Scoring your Credit - How's your FICO?

Since we live in an automated world, it should come as no surprise that your ability to repay your mortgage boils down to a single number. Credit reporting agencies use your history of paying loans in order to compile this score.

Each of the three credit agencies has its own formula for building your credit score. The original FICO score was developed by Fair Isaac and Company. Experian uses this model and calls its score FICO. Equifax's model, based on FICO, is called BEACON, while TransUnion, which also uses a slightly modified FICO, calls its score EMPIRICA. While the formulas vary from one agency to another, the differences aren't huge; they all use the following in building a credit score:

  • Credit History - Have you had credit for many years, or for a short time?
  • Late Payments - Do you have any payments later than 30 days?
  • Your Credit Card Balances - How many accounts? How much do you owe?
  • Requests for Credit - How many times have you had your credit checked for a loan?

These factors are assigned weights based on the formula being used. The results are added up and distilled into a single number. Credit scores can be as low as 300 and as high as 800. Higher scores are better. Most home buyers probably find their scores falling above 620.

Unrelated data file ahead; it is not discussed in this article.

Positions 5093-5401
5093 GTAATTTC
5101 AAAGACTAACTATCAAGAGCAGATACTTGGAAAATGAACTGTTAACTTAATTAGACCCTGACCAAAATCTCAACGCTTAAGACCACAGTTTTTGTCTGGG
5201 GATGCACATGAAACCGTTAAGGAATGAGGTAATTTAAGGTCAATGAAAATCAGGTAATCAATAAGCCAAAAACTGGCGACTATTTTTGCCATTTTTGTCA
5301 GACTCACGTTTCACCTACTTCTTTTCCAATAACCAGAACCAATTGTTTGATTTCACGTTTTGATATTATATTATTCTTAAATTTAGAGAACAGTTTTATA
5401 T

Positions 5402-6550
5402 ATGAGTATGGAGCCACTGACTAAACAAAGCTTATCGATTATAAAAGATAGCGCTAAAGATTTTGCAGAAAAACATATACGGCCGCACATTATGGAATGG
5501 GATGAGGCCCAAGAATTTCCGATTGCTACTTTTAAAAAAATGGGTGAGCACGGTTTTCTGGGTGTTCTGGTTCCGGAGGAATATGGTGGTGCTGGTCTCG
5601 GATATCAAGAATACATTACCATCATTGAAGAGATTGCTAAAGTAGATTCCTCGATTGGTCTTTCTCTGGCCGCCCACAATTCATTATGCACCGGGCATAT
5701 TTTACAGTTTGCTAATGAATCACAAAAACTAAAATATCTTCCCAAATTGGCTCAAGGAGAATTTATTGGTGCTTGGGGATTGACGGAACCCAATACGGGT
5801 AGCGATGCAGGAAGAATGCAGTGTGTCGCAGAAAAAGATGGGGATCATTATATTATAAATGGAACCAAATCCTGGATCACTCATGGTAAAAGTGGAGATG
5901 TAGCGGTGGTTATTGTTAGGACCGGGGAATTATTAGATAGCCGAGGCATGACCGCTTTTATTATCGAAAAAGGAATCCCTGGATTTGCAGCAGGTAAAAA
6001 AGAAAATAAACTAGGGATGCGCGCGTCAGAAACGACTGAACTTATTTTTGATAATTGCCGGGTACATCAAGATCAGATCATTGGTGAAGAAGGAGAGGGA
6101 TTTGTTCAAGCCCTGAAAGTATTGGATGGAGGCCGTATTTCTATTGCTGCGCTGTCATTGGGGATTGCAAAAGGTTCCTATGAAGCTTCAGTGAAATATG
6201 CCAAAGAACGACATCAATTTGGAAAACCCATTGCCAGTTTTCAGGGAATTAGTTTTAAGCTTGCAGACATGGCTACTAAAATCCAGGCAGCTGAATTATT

Your FICO score greatly affects your interest rate

FICO scores affect more than your ability to get a loan. They also affect your interest rate. Higher scores indicate you are probably a better credit risk, and thus may qualify for a better mortgage rate.

Raising your FICO score

Unfortunately, there isn't a lot you can do to immediately improve your credit score. Some companies promise quick fixes, but they can't do anything different than what you can do — for free. You must remove any incorrect data on your credit report; this is really the only "quick fix" for credit problems.

How do I find out my FICO score?

To improve your score, you've got to have the credit reports that the agencies use to build it. Of course, you need the score as well. Fair Isaac has created a web site (www.myFICO.com) that lets you do just that. For a reasonable fee, you can get your FICO score from all three agencies, along with your credit report. They also provide information and online tools that help you analyze what actions might have the greatest impact on your FICO score.

You can get a free credit report every year from the three major credit reporting agencies by visiting AnnualCreditReport.com. You won't get a free credit score from AnnualCreditReport.com, but getting it is fast and very inexpensive.

Now that you have all the facts, you will be a more informed consumer and you'll be better positioned to obtain the most favorable mortgage.

Curious about credit scores? Give us a call: (718) 477-4405.

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